8
by rk (not verified) :: Tue, 09/13/2005 - 7:14pm

#5- The Bills lost the game because they couldn't score against Pittsburgh's JV. Parker racked up a bunch of yards on a couple long carries, but he didn't even start. As I recall, the Steelers only brought him in (along with Brian St. Pierre at QB) to run out the clock.

9
by Vince (not verified) :: Tue, 09/13/2005 - 7:30pm

I’d love to throw in a snarky comment about Duce McAlliseter but he had a really good game on Sunday, and I have to give him credit for it.

What makes you say that? His raw numbers are wretched (26 carries, 64 yards, he did get two short touchdowns). And I only counted 9 carries where he picked up a first down and/or significant yardage. So on nearly two-thirds of his carries, the Panthers held him to a bad play, and he didn't have a run longer than 10 yards.

10
by Gatts (not verified) :: Tue, 09/13/2005 - 8:34pm

Deuce McAllister had a good game? Really? Could've fooled me, I think it had something to do with his 2.5 ypc.

Click my name for my writeup of this game.

Stephen Davis did not have an overly impressive game, either. He had one run for 39 yards that accounted for about half. He also had 8 runs go for 3 yards or less (1 one them was was a 1 yard touchdown, though).

On first down, he was 2 for 9 in successful runs. He had a success rate of about 43% (6/14) with 4 of those coming in 1 or 2 yard situations.

11
by B (not verified) :: Tue, 09/13/2005 - 9:32pm

I guess only watching the last 4 minutes of a game isn't a good way to judge how one of the players did, huh? Oh well, that sounds like typical Deuce to me, nice to know some things never change.

12
by Bruce Dickinson (not verified) :: Wed, 09/14/2005 - 1:34am

I didn't see the game. For anybody who did, how was the matchup between Julius Peppers and Jamal Brown?

I read some recaps that said Brown did well and others that Peppers wreaked havoc as usual.

13
by Gatts (not verified) :: Wed, 09/14/2005 - 1:55am

Julius was kept quiet most of the time in the passrush. He was given one play where he was 1-on-1 with Ernie Conwell and that play ended with Brooks on the ground quickly.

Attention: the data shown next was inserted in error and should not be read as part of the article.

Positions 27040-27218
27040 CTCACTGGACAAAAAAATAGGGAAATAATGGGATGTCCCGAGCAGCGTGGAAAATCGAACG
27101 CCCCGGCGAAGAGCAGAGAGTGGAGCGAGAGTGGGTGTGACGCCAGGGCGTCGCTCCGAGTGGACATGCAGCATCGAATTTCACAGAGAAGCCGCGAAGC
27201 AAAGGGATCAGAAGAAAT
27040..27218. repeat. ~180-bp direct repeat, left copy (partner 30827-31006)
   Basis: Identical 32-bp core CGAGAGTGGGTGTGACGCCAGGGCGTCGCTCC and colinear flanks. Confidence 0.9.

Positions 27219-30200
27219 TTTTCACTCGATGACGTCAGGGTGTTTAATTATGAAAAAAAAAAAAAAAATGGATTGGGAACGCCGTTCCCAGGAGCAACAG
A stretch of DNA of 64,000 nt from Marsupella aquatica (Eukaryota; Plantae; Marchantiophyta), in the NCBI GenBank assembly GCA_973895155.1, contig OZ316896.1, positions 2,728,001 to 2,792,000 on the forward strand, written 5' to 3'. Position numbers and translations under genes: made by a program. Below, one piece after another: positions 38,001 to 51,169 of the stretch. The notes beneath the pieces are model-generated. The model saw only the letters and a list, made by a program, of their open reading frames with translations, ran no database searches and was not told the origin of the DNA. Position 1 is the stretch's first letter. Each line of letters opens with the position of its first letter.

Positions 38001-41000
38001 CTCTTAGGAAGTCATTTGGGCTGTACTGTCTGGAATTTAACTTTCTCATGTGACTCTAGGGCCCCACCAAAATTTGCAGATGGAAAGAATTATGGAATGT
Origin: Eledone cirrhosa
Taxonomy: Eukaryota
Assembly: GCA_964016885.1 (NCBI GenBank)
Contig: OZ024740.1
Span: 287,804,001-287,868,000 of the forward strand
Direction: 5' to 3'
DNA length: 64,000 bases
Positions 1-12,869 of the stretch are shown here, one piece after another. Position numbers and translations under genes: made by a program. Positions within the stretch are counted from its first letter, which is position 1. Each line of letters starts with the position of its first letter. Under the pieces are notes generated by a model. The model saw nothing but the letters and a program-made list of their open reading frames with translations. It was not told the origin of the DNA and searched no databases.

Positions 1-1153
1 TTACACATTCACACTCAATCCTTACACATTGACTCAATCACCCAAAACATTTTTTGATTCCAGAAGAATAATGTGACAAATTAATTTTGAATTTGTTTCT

Deuce averaged 2.9 yards running to the right, but 3.5 running around the right end. Julius got 4 tackles, IIRC, mostly partial tackles on stuffing Deuce up the middle. He made a solo tackle 6 yards downfield.

14
by princeton73 (not verified) :: Wed, 09/14/2005 - 12:22pm

One of the rules was a team who wins it’s division and loses thier first playoff game

no, that was MY rule--Simmons' rule was to not pick any division champ to repeat if they had fewer than 10 wins

15
by B (not verified) :: Wed, 09/14/2005 - 12:37pm

Princeton73, Sorry for not giving you proper credit. Good rule, though.

16
by zlionsfan (not verified) :: Wed, 09/14/2005 - 4:02pm

Re #6: a backward pass to nobody is counted as a run, which I learned on Monday night. A sack does not count as a rushing attempt for the QB, I don't believe.

17
by B (not verified) :: Wed, 09/14/2005 - 4:09pm

The rule is a pass that goes backwards or sideways is considered a lateral. A lateral is the same as a handoff, so it can happen at any point, but if there's nobody to catch it, it's a fumble. This is why on Aaron's famous pass to nobody, the O lineman had to dive on it.

18
by Joseph (not verified) :: Wed, 09/14/2005 - 5:27pm

Ned,
As a Saints fan, don't like your choice of our win at Carolina being named the AGS game of the week. SF over Rams??? Miami CRUSHING Denver?
BTW, as you reference, Saints won (AT Carolina) by 3 points in the last game of last year, with a playoff birth on the line for both teams (although Saints lost in the tie-breakers). Why the surprise this year?
Also, after the Saints made it no secret that they wanted to run, run, and run some more, what happened on the first drive of the game? TD run by Deuce after a 9+ minute, 80yd drive, with Brooks 7 for 7. They went out and did what they declared they were going to do.